As in previous games of the series, the protagonist of this game is Carol Reed, an Englishwoman in her 20s who spends her summers vacationing in the Swedish town of Norrköping. Carol has befriended several locals and, since she is curious and Norrköping is full of mysteries, her friends have gradually roped her into becoming an amateur detective. A letter from a friend launches Carol into investigating another mystery. A tramp has been found murdered in the apartment of her friend's friend, traveling salesman Anders Borg. Before long, a trail of keys, documents, and rumors leads Carol to investigate a factory closure, a stationmaster's suicide, and other events from decades ago.
Dialog plays an important role in advancing the plot in this game. The script is concise and largely linear (with the player simply checking off questions in order), yet it manages to capture several different conversational moods, ranging from friendly, to absurd, to brooding, to creepy. Carol is an unseen protagonist and she has voiceovers in monologues but (peculiarly) not in dialogs. The game's other characters have both voiceovers and portrait sequences in dialogs. The voice actors and portrait models are the game's designer and several of his friends. There is not much dramatic range in the voices, though they are clear and some of them, including Carol's, have pleasant lilts.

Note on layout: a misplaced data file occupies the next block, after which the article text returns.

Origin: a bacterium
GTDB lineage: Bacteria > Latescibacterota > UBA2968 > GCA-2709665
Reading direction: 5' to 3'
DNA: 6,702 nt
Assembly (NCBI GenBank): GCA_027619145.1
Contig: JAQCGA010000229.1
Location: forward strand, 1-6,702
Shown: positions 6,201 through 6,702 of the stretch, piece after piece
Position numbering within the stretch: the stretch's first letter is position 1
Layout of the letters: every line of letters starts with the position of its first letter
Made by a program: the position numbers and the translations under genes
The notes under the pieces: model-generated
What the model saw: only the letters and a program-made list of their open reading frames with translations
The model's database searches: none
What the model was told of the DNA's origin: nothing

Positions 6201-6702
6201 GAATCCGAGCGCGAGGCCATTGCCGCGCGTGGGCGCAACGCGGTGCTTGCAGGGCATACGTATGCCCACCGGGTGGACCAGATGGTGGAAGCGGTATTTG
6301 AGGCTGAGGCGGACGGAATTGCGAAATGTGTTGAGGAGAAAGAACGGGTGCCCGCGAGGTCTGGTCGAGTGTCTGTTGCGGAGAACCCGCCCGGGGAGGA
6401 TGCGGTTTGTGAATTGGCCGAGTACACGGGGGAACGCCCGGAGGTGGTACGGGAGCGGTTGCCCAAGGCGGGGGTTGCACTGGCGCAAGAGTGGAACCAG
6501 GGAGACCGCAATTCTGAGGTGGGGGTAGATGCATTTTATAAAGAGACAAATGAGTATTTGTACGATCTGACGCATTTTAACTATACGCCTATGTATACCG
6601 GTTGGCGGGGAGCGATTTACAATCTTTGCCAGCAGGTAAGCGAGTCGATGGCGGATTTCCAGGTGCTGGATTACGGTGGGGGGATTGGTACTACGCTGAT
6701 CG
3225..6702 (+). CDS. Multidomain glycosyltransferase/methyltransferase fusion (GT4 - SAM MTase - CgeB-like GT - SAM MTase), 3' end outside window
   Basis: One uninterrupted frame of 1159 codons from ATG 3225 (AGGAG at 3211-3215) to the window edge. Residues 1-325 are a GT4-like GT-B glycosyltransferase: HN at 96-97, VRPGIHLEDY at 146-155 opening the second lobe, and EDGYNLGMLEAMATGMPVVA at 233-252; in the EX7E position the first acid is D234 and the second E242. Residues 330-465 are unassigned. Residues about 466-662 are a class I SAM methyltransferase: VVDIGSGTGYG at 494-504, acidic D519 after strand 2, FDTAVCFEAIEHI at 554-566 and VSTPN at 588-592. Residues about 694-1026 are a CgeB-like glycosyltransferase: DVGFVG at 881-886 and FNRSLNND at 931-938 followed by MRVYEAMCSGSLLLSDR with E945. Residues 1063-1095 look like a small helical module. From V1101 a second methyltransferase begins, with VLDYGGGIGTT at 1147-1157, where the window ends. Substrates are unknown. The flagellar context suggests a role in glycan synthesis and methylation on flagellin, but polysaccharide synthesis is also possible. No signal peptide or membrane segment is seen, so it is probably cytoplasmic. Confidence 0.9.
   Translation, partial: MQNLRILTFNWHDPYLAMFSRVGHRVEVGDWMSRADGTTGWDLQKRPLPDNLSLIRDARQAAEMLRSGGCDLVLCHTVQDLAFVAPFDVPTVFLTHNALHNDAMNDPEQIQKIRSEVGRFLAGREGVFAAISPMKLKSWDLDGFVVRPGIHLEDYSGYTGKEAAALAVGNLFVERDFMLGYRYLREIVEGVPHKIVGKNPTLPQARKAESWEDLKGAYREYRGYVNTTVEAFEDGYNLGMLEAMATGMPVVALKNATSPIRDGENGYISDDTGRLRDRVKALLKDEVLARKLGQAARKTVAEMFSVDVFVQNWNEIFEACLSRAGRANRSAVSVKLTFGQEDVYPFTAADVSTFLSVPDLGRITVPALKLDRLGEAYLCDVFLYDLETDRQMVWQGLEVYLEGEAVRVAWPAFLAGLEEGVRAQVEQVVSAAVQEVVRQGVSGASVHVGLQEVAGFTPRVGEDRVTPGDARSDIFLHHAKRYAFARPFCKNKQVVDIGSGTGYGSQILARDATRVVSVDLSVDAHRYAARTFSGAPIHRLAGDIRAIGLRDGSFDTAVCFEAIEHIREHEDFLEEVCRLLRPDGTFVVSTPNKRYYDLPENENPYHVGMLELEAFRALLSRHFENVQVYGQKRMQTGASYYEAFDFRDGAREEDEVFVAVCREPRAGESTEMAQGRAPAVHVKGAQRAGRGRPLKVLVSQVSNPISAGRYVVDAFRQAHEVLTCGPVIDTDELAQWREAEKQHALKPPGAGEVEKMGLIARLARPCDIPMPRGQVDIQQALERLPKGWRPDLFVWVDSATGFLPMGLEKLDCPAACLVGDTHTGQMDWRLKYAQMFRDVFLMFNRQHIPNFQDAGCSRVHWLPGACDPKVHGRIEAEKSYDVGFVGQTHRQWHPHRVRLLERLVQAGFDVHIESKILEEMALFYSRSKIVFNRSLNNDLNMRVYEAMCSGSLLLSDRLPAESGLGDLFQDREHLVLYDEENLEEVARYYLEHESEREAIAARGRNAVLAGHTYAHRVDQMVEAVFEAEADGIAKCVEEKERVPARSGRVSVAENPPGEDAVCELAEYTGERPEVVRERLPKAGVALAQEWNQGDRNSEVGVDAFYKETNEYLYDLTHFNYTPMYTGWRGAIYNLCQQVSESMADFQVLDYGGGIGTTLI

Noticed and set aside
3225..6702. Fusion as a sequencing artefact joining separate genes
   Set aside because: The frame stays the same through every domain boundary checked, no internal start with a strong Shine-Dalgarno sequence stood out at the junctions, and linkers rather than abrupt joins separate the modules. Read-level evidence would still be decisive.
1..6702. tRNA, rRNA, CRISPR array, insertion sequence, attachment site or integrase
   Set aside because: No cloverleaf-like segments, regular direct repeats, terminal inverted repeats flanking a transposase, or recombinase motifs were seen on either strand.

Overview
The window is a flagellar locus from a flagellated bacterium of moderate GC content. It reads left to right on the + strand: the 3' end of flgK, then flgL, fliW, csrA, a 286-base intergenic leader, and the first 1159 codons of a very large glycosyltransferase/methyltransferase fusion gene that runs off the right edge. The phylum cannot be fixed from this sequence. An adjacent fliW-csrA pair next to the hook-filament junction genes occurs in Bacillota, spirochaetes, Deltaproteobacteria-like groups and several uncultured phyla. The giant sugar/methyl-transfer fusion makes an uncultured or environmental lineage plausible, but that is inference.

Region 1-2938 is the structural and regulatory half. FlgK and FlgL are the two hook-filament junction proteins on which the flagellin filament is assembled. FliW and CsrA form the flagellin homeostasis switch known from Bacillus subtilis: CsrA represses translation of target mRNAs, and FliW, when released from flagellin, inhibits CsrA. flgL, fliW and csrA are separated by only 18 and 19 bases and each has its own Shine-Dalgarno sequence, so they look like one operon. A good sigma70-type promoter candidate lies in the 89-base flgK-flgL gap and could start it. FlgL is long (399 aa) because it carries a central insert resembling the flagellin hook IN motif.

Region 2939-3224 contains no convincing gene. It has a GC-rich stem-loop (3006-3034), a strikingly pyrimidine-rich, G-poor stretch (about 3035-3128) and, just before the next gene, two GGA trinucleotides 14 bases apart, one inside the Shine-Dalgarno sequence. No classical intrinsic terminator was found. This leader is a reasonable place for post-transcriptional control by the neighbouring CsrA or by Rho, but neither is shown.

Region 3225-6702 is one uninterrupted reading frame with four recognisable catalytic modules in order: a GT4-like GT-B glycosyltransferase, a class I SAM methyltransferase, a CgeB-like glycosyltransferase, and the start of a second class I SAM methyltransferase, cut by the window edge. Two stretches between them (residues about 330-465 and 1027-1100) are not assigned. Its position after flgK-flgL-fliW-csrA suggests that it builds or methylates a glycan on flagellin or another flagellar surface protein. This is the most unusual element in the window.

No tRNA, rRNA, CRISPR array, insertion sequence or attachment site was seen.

For the character portraits, the model is usually but not always the same person as the voice actor. An obvious effort toward caricature has humorous success for the male characters, who frequently bear dazed or intense expressions, scruffy or fussy costumes, bouffant hairstyles and huge props. The female character portraits do not show any obvious caricature, however.